Happy August to you! After a break to focus on a few others projects and, in truth, take some time away from a dedicated writing grind, I’m returning to regular posting with some help from friends and colleagues.
As you may recall, I put out a call earlier this summer to find and tell the stories of defectors – people who have chosen to abandon the traditional model of campus-based student affairs and/or higher education – in favor of different types of work. This month, I am so excited to share their stories, and a few of my own.
Heading into my first full year as an independent higher education professional, I still get a lot of questions about this path: “So what do you do all day?” “How did you decide this was what you wanted to do?” “Would you ever go back?” And I’ll answer all of those in time, but thought it’d be better balanced by sharing how several others made that decision in their own right, for themselves.
I hope there’s a rising legitimacy in our ability to conceive of student support and advancement of the higher education profession on paths that don’t lead to a deanship, vice-presidency, or presidency. Professionals can make an impact on education – its impressionable students and dedicated professionals alike – in nontraditional ways. I hope that the posts shared here over the remainder of the month show you that in personal and critical ways.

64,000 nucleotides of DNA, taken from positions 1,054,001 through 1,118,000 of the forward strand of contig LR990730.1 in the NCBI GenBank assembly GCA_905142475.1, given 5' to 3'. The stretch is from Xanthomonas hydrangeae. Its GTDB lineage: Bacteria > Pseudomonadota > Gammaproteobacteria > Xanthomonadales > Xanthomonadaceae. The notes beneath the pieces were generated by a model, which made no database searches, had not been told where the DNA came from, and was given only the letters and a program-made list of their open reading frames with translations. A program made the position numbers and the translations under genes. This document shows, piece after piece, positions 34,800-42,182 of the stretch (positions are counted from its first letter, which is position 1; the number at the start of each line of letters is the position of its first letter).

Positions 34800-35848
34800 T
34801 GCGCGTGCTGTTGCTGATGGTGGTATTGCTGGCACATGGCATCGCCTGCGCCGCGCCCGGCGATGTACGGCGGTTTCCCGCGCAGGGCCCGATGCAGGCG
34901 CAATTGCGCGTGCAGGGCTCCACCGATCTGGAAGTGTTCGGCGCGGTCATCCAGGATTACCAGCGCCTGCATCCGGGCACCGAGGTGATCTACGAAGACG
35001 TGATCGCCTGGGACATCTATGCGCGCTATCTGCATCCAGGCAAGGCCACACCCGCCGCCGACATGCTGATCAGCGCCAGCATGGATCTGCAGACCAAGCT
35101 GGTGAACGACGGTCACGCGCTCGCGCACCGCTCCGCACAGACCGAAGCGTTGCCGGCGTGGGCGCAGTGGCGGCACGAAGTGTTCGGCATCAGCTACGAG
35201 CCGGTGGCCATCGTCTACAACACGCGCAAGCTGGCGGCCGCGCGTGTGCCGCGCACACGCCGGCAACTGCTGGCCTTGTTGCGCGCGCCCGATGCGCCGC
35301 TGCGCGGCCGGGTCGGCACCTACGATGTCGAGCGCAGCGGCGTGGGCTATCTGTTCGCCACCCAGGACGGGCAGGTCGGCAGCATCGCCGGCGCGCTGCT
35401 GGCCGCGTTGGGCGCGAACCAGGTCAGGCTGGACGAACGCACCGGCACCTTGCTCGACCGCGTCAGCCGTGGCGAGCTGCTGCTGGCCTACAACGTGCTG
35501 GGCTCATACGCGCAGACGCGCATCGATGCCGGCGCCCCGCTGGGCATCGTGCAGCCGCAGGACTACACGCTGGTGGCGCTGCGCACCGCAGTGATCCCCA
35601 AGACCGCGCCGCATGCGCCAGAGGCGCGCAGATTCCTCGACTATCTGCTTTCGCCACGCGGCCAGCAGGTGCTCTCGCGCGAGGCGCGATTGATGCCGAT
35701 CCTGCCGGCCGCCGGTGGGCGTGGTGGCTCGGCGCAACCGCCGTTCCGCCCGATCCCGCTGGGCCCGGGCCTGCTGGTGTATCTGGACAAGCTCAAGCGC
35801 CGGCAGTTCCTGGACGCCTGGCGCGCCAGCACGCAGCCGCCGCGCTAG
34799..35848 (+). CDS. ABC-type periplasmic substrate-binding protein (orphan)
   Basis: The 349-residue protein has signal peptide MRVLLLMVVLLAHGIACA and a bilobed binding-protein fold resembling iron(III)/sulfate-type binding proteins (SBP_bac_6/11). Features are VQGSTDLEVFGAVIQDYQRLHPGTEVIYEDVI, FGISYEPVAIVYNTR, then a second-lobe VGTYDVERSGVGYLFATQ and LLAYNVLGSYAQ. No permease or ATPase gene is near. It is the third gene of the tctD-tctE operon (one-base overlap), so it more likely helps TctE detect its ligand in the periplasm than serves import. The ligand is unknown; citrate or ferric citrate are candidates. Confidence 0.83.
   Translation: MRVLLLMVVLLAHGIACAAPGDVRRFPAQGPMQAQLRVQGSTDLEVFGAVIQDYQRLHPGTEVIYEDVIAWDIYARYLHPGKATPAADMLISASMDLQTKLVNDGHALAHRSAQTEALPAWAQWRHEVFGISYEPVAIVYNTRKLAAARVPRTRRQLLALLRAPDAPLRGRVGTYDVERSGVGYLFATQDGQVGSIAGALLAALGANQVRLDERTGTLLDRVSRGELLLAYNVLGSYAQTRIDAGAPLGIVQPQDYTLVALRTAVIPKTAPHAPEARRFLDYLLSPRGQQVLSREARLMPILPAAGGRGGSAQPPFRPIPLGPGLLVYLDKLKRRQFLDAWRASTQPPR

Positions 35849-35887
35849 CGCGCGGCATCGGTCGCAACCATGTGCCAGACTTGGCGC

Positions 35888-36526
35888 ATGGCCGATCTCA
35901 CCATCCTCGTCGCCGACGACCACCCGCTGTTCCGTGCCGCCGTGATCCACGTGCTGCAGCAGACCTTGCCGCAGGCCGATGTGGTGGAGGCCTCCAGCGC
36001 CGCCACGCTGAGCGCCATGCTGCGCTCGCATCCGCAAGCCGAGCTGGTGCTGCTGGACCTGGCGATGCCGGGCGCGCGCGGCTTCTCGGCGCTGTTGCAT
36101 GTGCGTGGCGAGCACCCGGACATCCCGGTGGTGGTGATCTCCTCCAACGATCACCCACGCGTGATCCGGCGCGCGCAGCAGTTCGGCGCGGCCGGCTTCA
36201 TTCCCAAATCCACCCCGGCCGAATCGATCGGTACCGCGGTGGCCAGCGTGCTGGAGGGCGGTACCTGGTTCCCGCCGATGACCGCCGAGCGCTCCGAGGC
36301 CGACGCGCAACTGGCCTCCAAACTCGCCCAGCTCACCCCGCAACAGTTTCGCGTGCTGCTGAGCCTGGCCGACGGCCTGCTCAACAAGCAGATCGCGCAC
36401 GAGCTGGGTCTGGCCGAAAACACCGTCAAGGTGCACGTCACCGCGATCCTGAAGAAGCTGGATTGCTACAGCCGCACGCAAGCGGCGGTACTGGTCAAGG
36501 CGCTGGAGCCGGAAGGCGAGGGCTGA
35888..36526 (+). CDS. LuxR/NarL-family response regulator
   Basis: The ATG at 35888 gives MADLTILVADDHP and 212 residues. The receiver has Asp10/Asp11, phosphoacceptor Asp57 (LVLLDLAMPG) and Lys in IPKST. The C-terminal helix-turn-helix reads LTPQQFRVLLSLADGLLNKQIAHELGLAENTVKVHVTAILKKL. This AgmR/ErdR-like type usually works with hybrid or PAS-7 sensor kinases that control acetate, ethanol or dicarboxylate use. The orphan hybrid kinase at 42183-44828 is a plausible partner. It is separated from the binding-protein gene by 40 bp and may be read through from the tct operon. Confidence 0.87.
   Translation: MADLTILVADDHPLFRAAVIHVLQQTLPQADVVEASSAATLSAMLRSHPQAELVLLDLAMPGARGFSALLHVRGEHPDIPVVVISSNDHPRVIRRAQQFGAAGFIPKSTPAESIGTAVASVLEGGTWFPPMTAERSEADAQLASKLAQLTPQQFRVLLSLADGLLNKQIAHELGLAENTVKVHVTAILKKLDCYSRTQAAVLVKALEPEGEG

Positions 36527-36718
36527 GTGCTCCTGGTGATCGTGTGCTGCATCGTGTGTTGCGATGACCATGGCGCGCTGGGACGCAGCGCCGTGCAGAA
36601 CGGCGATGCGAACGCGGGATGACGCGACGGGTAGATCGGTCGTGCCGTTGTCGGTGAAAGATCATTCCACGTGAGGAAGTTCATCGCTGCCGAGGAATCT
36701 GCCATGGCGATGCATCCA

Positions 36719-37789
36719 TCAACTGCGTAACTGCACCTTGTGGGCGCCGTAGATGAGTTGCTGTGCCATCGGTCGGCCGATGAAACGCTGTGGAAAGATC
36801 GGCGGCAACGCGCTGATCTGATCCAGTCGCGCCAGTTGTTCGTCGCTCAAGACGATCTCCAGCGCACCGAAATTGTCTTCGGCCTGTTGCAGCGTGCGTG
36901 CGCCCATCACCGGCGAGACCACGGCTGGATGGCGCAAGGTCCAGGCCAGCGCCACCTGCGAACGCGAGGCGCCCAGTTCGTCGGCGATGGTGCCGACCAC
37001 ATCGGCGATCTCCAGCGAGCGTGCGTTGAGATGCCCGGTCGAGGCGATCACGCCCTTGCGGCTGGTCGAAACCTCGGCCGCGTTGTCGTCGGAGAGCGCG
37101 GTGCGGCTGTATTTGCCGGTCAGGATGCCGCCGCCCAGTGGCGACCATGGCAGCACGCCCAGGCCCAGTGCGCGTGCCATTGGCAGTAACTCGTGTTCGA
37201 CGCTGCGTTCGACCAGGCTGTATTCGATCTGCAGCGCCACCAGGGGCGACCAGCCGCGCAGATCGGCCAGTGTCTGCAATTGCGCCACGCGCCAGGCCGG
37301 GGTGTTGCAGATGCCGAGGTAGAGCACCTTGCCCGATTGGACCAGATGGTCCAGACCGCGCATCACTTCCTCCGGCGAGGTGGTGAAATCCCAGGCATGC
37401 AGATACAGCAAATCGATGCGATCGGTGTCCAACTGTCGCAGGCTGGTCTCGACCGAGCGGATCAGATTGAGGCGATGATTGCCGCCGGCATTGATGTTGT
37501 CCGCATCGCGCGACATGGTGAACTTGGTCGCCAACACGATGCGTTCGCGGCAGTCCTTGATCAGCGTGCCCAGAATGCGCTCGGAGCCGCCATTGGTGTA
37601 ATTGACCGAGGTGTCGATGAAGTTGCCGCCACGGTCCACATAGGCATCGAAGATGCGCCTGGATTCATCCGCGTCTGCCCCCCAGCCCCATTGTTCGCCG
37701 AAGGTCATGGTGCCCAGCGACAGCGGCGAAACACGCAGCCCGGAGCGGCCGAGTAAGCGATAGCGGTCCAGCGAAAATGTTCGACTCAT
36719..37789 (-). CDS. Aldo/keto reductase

With that said, I feel compelled to also offer a disclaimer: I’m not a proselytizer. The goal of this series is not to forcibly pull people over the fence to “the other side”, any more than my goal was to pull people into the traditional form of the work when I was doing that. I’m simply a fan of informed decision making- and there’s too little information about alternate paths out there. I hope this does a small part to change that.
Thank you to all my contributors – I literally couldn’t do this without you. I hope you’ll follow along, learn their stories, and that they resonate with you if you’ve ever considered making the leap yourself.